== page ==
Musicians are composers. Photographers are composers. Talking about the similarities between the two art forms, Dave Brubeck said “That’s what you do as a composer – you develop a theme.”
Today is the birthday of Jazz piano legend Art Tatum.
Tatum is one of those artists known mostly for the way he was admired by his fellow musicians. He didn’t achieve great popular success, but other players stood in awe of his talents and his influence is undeniable.
Need some evidence and a few accolades?
Here’s a clip from Ken Burns’ series, Jazz.
And here’s another sample of Tatum at work. I can’t tell you anything about the structure of this piece, but I recognize that there are a lot of notes in there. Without truly comprehending the significance of what he is doing, I can easily believe that Tatum is making something difficult appear to be quite easy.
We’d like to believe people who are the very best at what they do will be handsomely rewarded for their ability – that excellence will always be properly recognized.
Art Tatum’s life and his relative obscurity seem to argue the opposite – that artistic genius does not guarantee success.
Who is the most accomplished artist you’ve seen in person?
Today is musician Laurie Lewis’s birthday. She’s 62, born in 1950.
Laurie Lewis plays bluegrass and a jazzier fiddle music called “newgrass”. She’s from California and discovered the work of Bill Monroe through a community of musicians in the San Francisco Bay area – not the standard path but certainly effective. She’s not an imitator, but finds inspiration in the tradition. Lewis told an interviewer earlier this year, “How am I ever going to be able to imitate a man from Kentucky, I’m a woman from Berkeley.”
She turned out to be a trailblazer in her chosen style of music. As far as the impetus for breaking gender barriers and being unconventional, it seems to come naturally out of her upbringing. Here’s a quote from another interview:
“You know, I grew up in Berkeley, and it took me years of getting out of the area before I got over the feeling that everything was weird, everybody thought differently than I did, everything was strange. I realized after awhile that, no, I was the weird one, and that Berkeley was the strange place. And outside of modern European countries, there weren’t many places in the world that were like this. You know how Europeans claim they can spot Americans all the time? When I was 16 I went to Europe for the first time with my family. Nobody thought we were an American family. They all thought we were maybe German or Danish or something. The way we dressed and the way we were was just different. But that’s what I grew up in.”
What are some of the lasting effects of your upbringing?
Today is Buddy Holly‘s birthday. He landed on the planet as Charles Hardin Holly in Lubbock, Texas on this date in 1936. He had a strange, short life that has been much chronicled since. I’m amazed at how listenable his music is even today. You have to admire anyone who could create such a lasting body of work in a few short years.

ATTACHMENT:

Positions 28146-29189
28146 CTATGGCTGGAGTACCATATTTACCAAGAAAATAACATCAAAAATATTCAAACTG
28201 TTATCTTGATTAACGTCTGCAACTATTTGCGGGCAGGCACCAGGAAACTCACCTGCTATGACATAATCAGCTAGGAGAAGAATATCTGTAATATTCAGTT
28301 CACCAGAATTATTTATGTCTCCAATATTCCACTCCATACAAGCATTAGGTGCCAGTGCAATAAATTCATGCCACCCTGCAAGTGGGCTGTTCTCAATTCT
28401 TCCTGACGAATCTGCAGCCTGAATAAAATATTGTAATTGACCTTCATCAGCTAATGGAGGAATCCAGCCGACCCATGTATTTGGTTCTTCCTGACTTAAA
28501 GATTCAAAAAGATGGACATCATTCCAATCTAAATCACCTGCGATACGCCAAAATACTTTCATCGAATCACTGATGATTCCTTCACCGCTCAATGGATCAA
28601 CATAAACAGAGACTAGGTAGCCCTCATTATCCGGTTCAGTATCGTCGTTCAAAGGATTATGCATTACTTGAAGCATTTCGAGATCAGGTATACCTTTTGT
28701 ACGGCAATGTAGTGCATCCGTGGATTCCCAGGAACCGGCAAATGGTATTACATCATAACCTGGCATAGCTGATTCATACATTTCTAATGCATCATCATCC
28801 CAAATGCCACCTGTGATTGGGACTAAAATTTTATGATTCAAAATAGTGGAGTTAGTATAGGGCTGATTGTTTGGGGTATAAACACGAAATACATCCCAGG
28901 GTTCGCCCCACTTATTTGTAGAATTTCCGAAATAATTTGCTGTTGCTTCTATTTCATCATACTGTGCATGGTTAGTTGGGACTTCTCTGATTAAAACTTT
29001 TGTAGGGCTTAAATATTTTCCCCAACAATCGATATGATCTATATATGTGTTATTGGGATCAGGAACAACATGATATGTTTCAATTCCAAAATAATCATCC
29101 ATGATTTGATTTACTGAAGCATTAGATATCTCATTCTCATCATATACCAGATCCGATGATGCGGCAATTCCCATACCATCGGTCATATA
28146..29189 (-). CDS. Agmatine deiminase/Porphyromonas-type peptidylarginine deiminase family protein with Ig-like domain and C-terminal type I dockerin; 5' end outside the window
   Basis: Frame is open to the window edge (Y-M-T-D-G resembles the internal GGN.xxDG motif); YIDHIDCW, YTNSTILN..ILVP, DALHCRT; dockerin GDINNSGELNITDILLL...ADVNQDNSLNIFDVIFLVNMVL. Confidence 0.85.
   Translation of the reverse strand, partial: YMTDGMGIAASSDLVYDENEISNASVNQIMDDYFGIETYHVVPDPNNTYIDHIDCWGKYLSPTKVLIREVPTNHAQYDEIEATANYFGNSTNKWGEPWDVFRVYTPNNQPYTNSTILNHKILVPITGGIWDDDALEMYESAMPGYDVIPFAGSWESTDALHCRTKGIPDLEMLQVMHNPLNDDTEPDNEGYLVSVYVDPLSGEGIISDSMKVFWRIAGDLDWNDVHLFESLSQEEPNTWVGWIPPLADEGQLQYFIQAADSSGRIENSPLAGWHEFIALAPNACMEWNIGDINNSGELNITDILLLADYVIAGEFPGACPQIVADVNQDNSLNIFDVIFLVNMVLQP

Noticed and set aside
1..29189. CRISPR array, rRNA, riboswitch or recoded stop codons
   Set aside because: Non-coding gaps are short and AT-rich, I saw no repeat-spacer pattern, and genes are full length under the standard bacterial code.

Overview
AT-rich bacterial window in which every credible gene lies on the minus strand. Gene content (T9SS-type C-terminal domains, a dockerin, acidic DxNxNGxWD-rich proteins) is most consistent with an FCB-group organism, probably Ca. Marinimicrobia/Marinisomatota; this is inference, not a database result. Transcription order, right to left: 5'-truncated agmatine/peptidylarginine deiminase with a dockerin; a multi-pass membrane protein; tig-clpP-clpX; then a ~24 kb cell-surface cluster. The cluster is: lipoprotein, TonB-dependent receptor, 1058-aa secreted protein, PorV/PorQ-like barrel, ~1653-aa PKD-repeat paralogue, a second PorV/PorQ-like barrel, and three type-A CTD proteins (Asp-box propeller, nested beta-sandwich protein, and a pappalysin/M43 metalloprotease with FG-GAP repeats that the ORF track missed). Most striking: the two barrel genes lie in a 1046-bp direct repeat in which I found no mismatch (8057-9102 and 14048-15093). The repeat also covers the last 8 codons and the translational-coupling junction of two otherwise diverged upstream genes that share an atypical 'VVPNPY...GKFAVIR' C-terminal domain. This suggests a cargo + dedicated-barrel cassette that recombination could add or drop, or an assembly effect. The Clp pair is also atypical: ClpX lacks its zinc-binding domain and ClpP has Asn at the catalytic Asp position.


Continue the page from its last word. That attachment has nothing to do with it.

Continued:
The video in today’s post presents a weird scene, very early in Holly’s brief live TV career. He had made his first appearance on American Bandstand just four months before, and now just a few days before the start of the new year 1958 he shows up in enemy territory on the Arthur Murray Dance Party.
The show was an infomercial for the Arthur Murray Dance Studios. Americans were learning to waltz and do Latin steps in the 1950’s, but rock and roll was an intruder. I suppose as a business strategy it was important for the show to include new music that younger audiences preferred, though it’s hard to imagine dancing to Buddy Holly’s music in the outfits the Murray cast is wearing as they provide a mostly stationary backdrop to his performance of “Peggy Sue.”
I particularly enjoy Kathryn Murray’s painfully polite introduction. She may as well have started with “I will explain why we are about to horrify you” and could have added “please don’t turn the channel” after every sentence.
A motherly “and it’s good for you” would have been an appropriate finish.
What do you say when you know you are just about to disappoint someone?
A commercial broadcaster once told me that he appreciated a public radio show I worked on because we played Nanci’s music. I guess she wasn’t commercial enough to be featured on his station very often, but we had the freedom to embrace good music that was not going to make a lot of money.
At least one Nanci Griffith song did become a top 5 country hit – as done by Kathy Mattea. But Nanci’s is the version we played.
She has ardently promoted reading and featured books on many of her album covers, back when album covers mattered. Those looking for political statements in the poetry would find a distinct leftward tilt.
With her latest recording, Nanci has become more openly political and expressed unabashed support for the Occupy movement. Apparently this is not a topic that can be addressed with a pretty ballad, though I hope the hand-clapping Hell’s Angel boys are optional.